This is an excerpt from the new groundbreaking book Jesus: A Theography by Frank Viola and Leonard Sweet.
In our experience and observation, countless evangelical, postevangelical, Reformed, charismatic, and mainline Christians are not aware that the main subject of the entire First Testament (that is, the Old Testament) is Jesus Christ.
But consider what Jesus Himself said about the Scriptures: “You search the Scriptures because you think they give you eternal life. But the Scriptures point to me!”
It is for this reason that statements such as “according to the prophets,” “as it is written,” “according to the Scriptures,” “that the Scripture might be fulfilled,” and “in all the Scriptures” are peppered throughout the entire Second Testament (that is, the New Testament).
What is more, the Second Testament authors consistently interpreted the First Testament writings in the light of Christ.
Many believe that the Second Testament writers simply used parts of the First Testament as proof texts to show that Jesus of Nazareth was the promised Messiah of Israel and Lord of the world. But this is not the case.
The Second Testament writers consistently quoted or cited large sections of the First Testament, using them to unfold the Jesus story.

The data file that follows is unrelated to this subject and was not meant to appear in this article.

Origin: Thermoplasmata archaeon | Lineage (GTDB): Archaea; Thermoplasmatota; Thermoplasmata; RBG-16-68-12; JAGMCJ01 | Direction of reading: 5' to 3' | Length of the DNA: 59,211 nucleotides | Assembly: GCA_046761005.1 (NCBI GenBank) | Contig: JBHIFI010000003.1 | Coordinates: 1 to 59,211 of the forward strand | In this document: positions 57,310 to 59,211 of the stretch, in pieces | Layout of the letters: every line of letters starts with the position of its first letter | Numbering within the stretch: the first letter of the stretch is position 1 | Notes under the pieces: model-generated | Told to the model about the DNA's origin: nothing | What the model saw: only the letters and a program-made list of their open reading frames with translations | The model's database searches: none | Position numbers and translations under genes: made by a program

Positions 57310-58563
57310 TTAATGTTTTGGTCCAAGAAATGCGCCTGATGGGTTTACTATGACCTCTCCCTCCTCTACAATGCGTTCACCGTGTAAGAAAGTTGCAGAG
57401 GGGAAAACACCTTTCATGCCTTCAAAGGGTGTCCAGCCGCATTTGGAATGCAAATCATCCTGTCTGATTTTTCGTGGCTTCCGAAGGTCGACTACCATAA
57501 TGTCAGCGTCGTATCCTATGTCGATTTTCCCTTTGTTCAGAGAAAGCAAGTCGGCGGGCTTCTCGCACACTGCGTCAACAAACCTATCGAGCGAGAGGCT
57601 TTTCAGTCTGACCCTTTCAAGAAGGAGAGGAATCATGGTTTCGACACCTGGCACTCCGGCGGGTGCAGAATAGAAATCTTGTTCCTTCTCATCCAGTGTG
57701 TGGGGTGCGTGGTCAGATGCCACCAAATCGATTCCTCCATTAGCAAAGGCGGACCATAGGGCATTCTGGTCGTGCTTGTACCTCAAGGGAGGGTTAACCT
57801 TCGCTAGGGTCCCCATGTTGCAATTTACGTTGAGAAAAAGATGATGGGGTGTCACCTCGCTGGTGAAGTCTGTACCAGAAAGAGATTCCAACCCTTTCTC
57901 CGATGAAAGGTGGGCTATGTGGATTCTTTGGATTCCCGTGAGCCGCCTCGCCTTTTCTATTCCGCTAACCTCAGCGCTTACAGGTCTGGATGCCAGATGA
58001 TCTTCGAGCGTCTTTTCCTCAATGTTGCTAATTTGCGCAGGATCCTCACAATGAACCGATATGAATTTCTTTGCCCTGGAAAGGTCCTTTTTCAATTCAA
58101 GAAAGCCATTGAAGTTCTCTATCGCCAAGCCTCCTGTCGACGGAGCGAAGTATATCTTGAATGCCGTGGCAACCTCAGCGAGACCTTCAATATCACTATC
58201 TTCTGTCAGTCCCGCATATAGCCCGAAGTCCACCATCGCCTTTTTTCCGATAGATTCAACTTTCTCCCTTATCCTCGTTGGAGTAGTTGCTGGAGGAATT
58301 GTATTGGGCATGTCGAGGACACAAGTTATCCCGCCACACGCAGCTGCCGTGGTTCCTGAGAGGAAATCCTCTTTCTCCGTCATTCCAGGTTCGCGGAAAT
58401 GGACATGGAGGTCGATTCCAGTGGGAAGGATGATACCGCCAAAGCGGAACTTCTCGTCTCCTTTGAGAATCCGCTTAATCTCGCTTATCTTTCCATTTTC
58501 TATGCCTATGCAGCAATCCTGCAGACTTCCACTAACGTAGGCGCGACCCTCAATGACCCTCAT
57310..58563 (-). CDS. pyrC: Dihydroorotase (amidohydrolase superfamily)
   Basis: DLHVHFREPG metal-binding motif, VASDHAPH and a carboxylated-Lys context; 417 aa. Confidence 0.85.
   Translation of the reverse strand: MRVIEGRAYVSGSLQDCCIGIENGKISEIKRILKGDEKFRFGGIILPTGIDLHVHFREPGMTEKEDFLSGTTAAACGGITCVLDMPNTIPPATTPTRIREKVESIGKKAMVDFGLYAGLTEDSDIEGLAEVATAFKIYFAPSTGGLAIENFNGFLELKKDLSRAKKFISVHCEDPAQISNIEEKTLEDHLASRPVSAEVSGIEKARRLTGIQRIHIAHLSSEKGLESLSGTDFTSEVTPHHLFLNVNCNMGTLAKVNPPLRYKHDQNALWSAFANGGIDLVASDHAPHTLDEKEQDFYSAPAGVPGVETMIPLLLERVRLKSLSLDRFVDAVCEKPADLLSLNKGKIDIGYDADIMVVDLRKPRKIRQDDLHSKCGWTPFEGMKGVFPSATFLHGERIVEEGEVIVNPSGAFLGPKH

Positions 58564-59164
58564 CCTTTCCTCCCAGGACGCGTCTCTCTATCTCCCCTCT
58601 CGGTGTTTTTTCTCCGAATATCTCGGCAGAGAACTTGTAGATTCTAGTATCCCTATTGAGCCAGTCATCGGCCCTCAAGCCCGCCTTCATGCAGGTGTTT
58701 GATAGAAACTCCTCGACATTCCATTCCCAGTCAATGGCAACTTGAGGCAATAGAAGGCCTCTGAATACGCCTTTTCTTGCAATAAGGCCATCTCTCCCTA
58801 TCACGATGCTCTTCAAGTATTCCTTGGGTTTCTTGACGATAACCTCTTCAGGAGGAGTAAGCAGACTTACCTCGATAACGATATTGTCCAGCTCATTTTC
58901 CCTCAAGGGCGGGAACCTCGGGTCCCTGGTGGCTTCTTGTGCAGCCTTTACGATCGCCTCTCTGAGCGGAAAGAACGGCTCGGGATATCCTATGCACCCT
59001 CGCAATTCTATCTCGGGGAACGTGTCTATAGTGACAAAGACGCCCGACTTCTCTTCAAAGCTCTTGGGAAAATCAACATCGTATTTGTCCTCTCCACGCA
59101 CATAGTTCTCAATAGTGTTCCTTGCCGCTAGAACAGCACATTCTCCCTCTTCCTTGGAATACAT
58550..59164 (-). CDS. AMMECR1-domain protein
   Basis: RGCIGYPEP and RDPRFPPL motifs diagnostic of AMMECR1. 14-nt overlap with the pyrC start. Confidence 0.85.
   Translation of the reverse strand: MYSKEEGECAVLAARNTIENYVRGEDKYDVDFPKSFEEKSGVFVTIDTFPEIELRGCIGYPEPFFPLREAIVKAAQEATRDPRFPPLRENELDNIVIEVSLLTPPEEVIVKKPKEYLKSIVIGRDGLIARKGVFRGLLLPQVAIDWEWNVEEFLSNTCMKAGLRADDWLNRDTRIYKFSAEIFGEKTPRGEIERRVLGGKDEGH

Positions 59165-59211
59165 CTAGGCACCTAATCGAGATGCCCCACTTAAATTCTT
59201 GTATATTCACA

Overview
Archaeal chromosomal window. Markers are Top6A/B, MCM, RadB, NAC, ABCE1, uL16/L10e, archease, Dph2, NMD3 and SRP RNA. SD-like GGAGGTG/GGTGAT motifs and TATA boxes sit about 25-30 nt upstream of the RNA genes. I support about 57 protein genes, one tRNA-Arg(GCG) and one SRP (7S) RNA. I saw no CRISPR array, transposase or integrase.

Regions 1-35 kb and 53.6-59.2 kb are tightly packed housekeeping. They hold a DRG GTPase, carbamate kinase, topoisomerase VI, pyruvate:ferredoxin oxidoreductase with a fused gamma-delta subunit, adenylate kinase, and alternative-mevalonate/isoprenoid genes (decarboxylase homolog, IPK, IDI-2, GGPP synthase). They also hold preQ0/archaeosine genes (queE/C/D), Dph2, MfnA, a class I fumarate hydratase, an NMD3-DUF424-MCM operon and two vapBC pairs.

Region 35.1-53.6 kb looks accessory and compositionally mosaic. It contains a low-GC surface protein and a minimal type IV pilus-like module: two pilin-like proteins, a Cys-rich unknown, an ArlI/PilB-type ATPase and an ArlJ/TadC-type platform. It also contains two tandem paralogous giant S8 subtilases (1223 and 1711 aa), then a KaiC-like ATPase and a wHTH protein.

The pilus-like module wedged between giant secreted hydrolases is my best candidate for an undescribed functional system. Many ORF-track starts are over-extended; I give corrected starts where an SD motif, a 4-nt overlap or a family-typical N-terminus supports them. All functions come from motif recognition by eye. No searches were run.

But that’s not all. The Second Testament authors used the same First Testament texts independently of one another. And they interpreted them in exactly the same way, often citing the texts in the same order.
This fact alone demonstrates that the Second Testament authors shared a common method of interpreting the First Testament. The questions emerge, then: Where did they find this method of interpretation?
What was their common source?
The answer is that Jesus Himself was the common source.
Jesus Revealed Through the Scriptures
The Gospels tell us that Jesus took His followers through the Scriptures and gave them a divinely inspired hermeneutic (method of interpretation) by which to understand the First Testament. In turn, the Lord’s original disciples passed this interpretative key to those whom they influenced (this would include people such as Mark, Paul, and Luke).